Face-off over developer fees for schools heads to court
(Calif.) Litigants fencing over new authority given to school districts to raise developer fees to cover classroom construction costs face an important hearing next week in Sacramento Superior Court.
Level 3 developer fees were triggered in May after the California State Allocation Board made a finding that state facility matching funds had run dry—a fact that the California Building Industry Association quickly challenged in a suit filed in early June.
The BIA argues that the state officials who oversee school construction have access to $150 million in untapped bond money that could be transferred into accounts that serve classroom construction and remodeling projects. State officials have said those dollars are restricted to seismic-related school improvements and defend their action to allow districts to raise the facility money they need from new housing developers.
The dispute comes forward as voters prepare to consider a $9 billion statewide school bond measure on the November ballot, which would seem to diminish the importance of the BIA suit. But because Level 3 fees have never before been imposed on builders, the process that state and local officials must follow to implement the hike has also never been tested.
Currently, there is only a handful of districts that are even considering the new fees—most prominent among them are Dublin Unified and Fremont Unified school districts. To qualify for the rate hike, districts must meet enrollment growth benchmarks and have exhausted other borrowing options.
Although the suit from the BIA calls on the court to order the State Allocation Board to reverse its finding that the facility money is gone, the action is equally aimed at preventing Dublin USD and Fremont USD from moving forward.
Officials at Fremont USD point out that they had a classroom capacity of 33,632 seats in the 2015-16 school year, but an enrollment of 34,565 and project growth to require the construction of one new high school, two middle schools and five elementary schools by 2035.
Last year, Dublin USD had an enrollment of 10,034 but classroom capacity of 9,143. It also expects growth in the next seven years to require two new K-8 campuses and one additional high school.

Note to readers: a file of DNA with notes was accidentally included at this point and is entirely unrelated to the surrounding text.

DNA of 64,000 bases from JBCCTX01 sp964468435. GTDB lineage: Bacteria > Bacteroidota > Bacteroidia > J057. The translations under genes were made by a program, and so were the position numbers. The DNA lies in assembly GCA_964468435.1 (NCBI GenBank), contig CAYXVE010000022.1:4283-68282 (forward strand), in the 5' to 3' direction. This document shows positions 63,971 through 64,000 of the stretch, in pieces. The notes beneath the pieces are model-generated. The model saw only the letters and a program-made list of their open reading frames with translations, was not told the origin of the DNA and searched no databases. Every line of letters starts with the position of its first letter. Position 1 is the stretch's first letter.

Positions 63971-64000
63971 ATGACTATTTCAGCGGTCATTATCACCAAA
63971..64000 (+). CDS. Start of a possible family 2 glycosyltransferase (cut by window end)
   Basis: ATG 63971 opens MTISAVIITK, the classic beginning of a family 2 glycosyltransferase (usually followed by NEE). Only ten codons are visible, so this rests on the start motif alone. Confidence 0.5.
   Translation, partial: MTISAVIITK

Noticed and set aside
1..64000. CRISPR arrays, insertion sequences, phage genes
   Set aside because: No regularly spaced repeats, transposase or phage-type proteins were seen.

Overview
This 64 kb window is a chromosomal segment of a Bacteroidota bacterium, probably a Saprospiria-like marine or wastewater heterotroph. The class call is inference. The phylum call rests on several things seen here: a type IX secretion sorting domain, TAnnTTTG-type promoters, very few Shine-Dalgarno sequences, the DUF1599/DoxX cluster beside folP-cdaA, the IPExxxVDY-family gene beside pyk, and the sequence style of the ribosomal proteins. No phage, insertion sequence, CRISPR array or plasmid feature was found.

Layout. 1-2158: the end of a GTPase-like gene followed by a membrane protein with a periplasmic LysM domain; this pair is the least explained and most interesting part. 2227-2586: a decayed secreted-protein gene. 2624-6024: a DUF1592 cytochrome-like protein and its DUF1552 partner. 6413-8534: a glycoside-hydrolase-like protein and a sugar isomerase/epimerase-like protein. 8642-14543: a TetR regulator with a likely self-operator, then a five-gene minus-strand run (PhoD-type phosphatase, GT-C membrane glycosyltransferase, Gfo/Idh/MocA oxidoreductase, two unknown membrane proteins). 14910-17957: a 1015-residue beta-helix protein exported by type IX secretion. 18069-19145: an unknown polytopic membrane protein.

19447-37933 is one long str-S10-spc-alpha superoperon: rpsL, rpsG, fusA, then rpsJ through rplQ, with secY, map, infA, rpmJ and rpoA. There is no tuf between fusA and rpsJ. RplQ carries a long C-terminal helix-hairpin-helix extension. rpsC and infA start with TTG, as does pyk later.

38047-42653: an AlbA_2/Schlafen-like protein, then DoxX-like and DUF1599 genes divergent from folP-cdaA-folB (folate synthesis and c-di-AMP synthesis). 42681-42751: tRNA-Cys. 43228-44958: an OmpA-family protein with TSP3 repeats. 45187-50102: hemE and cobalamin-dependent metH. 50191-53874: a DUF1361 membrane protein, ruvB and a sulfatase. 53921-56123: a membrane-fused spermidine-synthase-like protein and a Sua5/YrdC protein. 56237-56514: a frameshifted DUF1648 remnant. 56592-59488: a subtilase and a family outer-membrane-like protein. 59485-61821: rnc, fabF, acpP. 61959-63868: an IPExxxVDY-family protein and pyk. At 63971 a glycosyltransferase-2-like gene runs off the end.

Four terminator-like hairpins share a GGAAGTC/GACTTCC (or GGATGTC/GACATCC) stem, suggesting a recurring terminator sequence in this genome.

Central to the BIA’s complaint is that leaving the status quo unchecked would damage the state’s housing industry, and thus, the economy overall. The BIA argues Level 3 fees will double school impact expenses on builders overnight.
Economists give some credence to BIA’s claim, but the threat is probably more regional than statewide, because few parts of California are currently moving in young families that tend to spur school enrollment numbers.
For decades, the cost of new school construction and facility improvements was shared between the state and local communities through the use of bond financing. In 1986, the construction industry was folded into the mix through program changes that established a three-tiered fee structure, allowing districts to charge developers for growth impacts.
Although voters have repeatedly approved school bonds on both a local and statewide level, Gov. Jerry Brown has resisted recent attempts by the Legislature to put the issue before voters. Instead, he has called for a restructuring of the school construction system, but at the same time, has not put forward a comprehensive alternative.
School groups and builders—led by the BIA—helped qualify the $9 billion bond on the November ballot. If voters approve the measure, expectations are that the SAB would rescind the Level 3 authorization. If the bond is rejected, then new fees would likely have significant economic implications over the long term, especially in those communities were the population is growing, and more is expected.